The War--Making Havelocks for the Volunteers
During the four years he spent documenting the Civil War for Harper’s Weekly, Winslow Homer also depicted the war’s effect on those back at home. Two months after the conflict broke out, he highlighted the domestic role of women in this illustration of a sewing circle in which respectable young women diligently sew uniforms and attach havelocks (sun-shielding coverings) to the back of military hats. Though the image seems to be one of tranquillity and comfort, the ladies’ somber expressions hint at the emotional restraint exercised at this urgent and uncertain time. The large flag at right and the portrait of the soldier at left suggest both the patriotic and personal devotion behind the women’s work.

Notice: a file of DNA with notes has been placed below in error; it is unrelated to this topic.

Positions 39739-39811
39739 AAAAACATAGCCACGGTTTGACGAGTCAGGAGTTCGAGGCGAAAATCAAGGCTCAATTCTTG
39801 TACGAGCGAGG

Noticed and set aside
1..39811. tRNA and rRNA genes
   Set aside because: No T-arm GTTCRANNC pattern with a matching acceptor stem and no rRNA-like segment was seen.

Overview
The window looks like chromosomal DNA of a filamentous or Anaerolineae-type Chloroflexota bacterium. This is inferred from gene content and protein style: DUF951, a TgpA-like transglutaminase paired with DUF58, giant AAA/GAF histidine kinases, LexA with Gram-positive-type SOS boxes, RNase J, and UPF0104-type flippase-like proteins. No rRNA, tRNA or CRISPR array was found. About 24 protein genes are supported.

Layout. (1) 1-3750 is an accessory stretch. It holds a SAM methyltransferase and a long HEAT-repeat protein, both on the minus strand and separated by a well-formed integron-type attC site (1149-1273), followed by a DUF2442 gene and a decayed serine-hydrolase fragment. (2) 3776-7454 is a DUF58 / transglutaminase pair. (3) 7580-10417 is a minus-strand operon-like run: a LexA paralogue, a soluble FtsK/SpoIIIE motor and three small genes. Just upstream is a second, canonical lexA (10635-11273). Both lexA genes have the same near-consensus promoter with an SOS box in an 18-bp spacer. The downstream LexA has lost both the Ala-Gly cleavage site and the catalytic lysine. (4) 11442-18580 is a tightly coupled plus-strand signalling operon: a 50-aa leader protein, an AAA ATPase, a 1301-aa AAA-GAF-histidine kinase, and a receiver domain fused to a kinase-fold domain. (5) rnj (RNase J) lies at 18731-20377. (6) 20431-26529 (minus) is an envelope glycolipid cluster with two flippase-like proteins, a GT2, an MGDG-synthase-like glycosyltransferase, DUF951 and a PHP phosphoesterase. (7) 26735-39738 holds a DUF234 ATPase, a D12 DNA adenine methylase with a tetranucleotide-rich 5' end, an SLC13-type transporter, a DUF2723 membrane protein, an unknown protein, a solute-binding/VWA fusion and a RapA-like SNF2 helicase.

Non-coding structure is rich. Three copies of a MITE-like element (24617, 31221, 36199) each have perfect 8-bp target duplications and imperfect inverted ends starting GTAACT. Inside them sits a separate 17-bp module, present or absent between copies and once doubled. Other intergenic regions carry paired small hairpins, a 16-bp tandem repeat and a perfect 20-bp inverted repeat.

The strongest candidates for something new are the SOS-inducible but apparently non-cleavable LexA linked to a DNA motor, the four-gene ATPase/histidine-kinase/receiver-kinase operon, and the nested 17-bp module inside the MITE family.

In box at lower right: "HOMER"
Gift of Harvey Isbitts
This item is not on view
Winslow Homer (American, 1836-1910). The War--Making Havelocks for the Volunteers, 1861. Wood engraving, Illustration: 9 x 13 3/4 in. Brooklyn Museum, Gift of Harvey Isbitts, 1998.105.58 (Photo: Brooklyn Museum, 1998.105.58_bw.jpg)
overall, 1998.105.58_bw.jpg. Brooklyn Museum photograph
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